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5.7x28mm Budget Blaster: Palmetto State Armory 5.7 Rock [Hands-On Review]


As a wise man once said, “MAIN POINT OF SELLING BELGIAN FIVE SEVEN PISTOL IS EXTREME PRICE OF WEAPON AND CARTRIDGE.” Maybe that was true when Ivan said it, but these days the price of both the weapons and the cartridge has come down enough it deserves a closer look, even from more casual shooters who don’t expect to meet thugs with body armor.

And if you do expect to meet thugs in body armor, the 5.7x28mm is a must-consider option.

Palmetto State Armory sent their 5.7 Rock out for us to test out, and honestly, it's surprisingly nice.


  • Model: PSA Full Size 5.7 Rock 
  • Caliber: 5.7x28mm
  • Capacity: 23+1
  • Weight with Empty Mag: 25 oz
  • Barrel Material: Carbon Steel With QPQ Finish; Fluted 
  • Barrel Length: 4.7″
  • Twist Rate: 1/9″
  • Slide Material: 416 Stainless Steel with QPQ Finish
  • Action: Delayed Blowback Striker-fired
  • Mag Catch: Reversible
  • Safety: Trigger & Striker
  • Accessory Rail: Picatinny 
  • Magazine: 23rd Steel 5.7x28mm Magazine (Ships With 2)
  • Designed to work with Glock™ compatible sights


The cold war was the best of times and the worst of times. On the upside, we had the space race, invented cool stuff like the SR-71 Blackbird, and got great movies like The Hunt For Red October, Red Dawn, and a dozen or so 007 films.

The downside, nuclear proliferation, the constant threat of planetary annihilation, and trillions of dollars wasted on black-box government spending.

In the middle of all of that – NATO asked for a new cartridge to replace the 9x19mm. The primary goal was a defensive cartridge and a weapon to fire it that would serve mainly with rear-echelon forces that needed an easy-to-use, easy-to-train, and effective firearm. 

People like truck drivers, train guards, and other critical points of logistical infrastructure needed to be defended but weren’t expected to be in the fight longer than necessary.

That role was mainly filled by submachine guns and pistols at the time. But with the threat of Soviet paratroopers attacking all those critical points, NATO wanted something better than 9mm.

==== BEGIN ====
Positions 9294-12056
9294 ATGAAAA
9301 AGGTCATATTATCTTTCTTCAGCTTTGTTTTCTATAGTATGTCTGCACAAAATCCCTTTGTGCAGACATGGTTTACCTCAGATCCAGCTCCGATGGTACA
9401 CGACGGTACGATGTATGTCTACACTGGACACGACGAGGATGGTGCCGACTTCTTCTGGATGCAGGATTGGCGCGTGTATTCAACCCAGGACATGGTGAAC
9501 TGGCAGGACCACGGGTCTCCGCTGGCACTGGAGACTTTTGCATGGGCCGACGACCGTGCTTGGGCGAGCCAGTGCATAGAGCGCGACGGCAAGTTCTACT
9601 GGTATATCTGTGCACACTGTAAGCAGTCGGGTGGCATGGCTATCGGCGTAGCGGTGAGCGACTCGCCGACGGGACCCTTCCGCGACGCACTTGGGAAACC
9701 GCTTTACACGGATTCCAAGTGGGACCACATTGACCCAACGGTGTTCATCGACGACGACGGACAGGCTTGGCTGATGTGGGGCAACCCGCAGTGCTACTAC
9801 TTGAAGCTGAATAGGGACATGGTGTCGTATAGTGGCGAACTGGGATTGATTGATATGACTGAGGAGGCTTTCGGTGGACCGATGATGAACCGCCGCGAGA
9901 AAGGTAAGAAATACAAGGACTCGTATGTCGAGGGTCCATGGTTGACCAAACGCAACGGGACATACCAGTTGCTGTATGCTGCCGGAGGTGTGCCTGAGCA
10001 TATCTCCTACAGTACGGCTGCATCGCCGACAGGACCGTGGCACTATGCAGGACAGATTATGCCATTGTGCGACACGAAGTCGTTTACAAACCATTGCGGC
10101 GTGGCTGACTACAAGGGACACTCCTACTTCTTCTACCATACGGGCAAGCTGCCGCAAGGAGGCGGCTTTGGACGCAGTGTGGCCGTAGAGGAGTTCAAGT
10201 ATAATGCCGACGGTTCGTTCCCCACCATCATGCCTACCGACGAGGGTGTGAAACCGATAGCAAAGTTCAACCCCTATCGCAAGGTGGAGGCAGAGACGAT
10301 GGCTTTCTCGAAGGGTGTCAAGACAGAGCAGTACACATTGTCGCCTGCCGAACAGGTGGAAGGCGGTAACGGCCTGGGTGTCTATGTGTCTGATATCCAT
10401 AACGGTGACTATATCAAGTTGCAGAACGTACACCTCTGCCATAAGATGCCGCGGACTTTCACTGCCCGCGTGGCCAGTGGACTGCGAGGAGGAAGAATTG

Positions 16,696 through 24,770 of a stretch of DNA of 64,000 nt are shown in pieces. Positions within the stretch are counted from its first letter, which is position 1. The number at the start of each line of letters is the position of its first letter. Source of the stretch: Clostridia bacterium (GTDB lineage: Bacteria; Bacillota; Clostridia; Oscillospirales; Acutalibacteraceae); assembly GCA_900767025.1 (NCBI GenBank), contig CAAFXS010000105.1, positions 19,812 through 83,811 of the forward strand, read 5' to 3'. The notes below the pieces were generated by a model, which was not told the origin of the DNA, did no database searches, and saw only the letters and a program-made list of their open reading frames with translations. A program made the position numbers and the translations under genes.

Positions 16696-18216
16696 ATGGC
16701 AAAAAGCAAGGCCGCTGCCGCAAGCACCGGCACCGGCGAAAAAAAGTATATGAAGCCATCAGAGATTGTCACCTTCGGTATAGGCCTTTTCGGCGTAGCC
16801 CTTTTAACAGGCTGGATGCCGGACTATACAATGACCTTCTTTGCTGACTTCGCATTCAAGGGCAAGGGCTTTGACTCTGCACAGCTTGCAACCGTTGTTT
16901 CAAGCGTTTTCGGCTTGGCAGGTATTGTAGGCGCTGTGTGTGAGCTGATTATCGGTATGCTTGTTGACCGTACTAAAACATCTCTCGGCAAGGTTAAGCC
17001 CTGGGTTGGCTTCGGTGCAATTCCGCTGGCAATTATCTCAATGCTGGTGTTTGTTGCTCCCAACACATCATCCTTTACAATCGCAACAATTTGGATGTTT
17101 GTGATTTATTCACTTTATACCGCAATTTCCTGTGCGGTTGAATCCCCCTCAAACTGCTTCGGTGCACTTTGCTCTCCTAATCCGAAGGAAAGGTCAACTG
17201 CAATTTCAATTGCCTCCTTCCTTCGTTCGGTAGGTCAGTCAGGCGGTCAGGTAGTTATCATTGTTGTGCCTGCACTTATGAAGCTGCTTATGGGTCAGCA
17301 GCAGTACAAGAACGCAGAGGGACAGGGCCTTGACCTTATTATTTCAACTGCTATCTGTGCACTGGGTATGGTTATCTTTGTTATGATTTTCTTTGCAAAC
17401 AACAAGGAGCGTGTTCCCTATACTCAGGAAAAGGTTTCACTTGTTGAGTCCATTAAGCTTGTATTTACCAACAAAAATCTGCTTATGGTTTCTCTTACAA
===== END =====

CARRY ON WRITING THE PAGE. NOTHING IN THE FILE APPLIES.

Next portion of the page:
FN designed and proposed the FN 5.7×28 cartridge, FN P90 SMG, and FN Five-seveN pistol.

SAS's Sentinel mounted on an FN P90

Depending on the loading, the 5.7x28mm cartridge sent a 31-grain bullet moving at about 2,350 FPS out of the FN P90’s 10-inch barrel and could defeat IIIA body armor at 200 meters.

The ammo was soft recoiling, flat shooting, lightweight, and you could pack a lot of ammo into a magazine – 50 rounds for the FN P90 and 20 rounds for the Five-seveN.

Sadly(?), the Soviet Union fell before the project got far in the adoption process and got backburnered for a long time. The cartridge and guns went on to great success among SF units, some LEO departments, and civilian shooters around the world – but NATO stopped caring until 2002.

In 2002 NATO tested the FN 5.7x28mm against the HK 4.6x30mm, with FN’s cartridge winning the recommendation. Germany didn’t like that, so they complained about it, and the adoption process was put on hold again.

Finally, in 2021, NATO adopted the FN 5.7x28mm as a standard cartridge.

5.7×28 Vs. 9mm (short version)

We’ll do a long version of this soon, complete with numbers and charts, but here are the quick and dirty facts.

9mm is a boss of a cartridge. With the right ammo, it offers high lethality on meat targets, decent penetration of soft tissue and barriers, is decently lightweight and can pack a fair amount of firepower in a magazine. Plus, it’s cheap to shoot. And it has moderate recoil.

(left to right) AAC 5.7x28mm, 9mm FMJ, and 10mm FMJ

The 5.7x28mm, with the right ammo, offers high lethality on meat targets due to the rounds tumbling once they hit a body cavity, great penetration through soft tissue but pretty bad penetration of barriers, very lightweight ammo, barely any recoil, and can really cram in a ton of rounds per magazine. On top of all of that, it cuts through IIIA body armor like a hot knife through butter. 9mm gets stopped cold by IIIA body armor.

Both rounds can penetrate a car windshield, but 5.7×28 suffers a lot of destabilization doing so.